WASHINGTON, March 6, 2014— Five states joined Missouri in a lawsuit against California over its law requiring more space for all egg-laying hens. The standards apply to all eggs produced within the state as well as eggs produced in any other states but sold in California.
Missouri Attorney General Chris Koster announced in December last year that his office would prepare to sue the state of California. He said that, in essence, “California is attempting to nationalize its animal protection standards.”
Nebraska, Alabama, Oklahoma, Kentucky, and Iowa joined Missouri in its challenge, alleging that the state of California is unconstitutionally attempting to regulate farming practices beyond its borders. Together, the six states produce more than 20 billion eggs per year, 10 percent of which are sold to California consumers, according to the announcement from Koster.
In 2008, California voters approved Proposition 2, a ballot initiative that, beginning in 2015, regulates the size of the enclosures housing egg-laying hens. The California State Assembly passed legislation in 2010 requiring egg producers in other states to comply with Proposition 2 in order to sell eggs in California.
The Humane Society of the United States (HSUS) criticized the lawsuit today, claiming the legal challenge could have implications for other state laws regarding agriculture and food safety.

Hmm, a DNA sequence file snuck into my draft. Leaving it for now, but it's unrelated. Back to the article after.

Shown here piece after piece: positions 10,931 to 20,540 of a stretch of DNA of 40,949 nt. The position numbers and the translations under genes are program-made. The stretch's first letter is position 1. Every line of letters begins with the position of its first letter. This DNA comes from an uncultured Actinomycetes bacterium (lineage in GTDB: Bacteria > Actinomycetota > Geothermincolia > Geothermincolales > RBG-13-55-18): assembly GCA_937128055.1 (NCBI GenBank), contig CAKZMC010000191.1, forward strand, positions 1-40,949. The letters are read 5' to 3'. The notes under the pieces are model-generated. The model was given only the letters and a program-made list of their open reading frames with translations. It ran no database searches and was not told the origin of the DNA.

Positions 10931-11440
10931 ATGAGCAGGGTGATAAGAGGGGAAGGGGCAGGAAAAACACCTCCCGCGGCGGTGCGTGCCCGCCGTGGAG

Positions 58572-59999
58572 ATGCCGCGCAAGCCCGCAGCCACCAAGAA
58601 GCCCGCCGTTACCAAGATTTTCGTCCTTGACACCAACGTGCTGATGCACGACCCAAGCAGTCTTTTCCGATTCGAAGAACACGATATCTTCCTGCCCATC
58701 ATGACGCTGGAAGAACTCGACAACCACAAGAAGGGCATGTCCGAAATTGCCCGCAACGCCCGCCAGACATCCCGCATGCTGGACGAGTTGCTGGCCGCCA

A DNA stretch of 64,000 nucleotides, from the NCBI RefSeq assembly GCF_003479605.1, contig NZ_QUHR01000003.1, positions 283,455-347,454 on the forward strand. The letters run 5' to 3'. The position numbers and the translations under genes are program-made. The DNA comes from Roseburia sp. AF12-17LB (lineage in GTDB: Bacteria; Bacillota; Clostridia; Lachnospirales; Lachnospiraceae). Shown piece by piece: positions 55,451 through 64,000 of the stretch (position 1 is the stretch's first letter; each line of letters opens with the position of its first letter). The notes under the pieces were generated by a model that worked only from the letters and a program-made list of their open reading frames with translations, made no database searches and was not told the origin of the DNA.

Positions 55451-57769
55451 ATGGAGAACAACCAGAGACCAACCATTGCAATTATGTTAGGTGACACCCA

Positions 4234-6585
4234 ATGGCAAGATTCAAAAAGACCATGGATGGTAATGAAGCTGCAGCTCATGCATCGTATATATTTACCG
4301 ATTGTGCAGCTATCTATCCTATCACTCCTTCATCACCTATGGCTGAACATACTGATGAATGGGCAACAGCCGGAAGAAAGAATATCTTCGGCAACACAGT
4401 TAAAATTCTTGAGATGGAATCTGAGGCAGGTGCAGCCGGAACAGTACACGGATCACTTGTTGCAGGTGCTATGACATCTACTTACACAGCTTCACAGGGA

“State lawmakers and agriculture departments have real work to do, and the underlying basis of this lawsuit is to allow the federal government to trump state law as it wishes on agriculture policy,” said Kevin Fulton, head of the HSUS Nebraska Agriculture Council, in a press release.
The six states are asking the federal court to rule that California’s legislation violates the Commerce Clause of the United States Constitution. The Commerce Clause prohibits any state from enacting legislation that regulates conduct wholly outside its borders, protects its own citizens from out-of-state competition, or places undue burdens on interstate commerce.
“We welcome the five states joining our effort,” Koster said, “This case is not just about farming practices. At stake is whether elected officials in one state may regulate the practices of another state’s citizens, who cannot vote them out of office.
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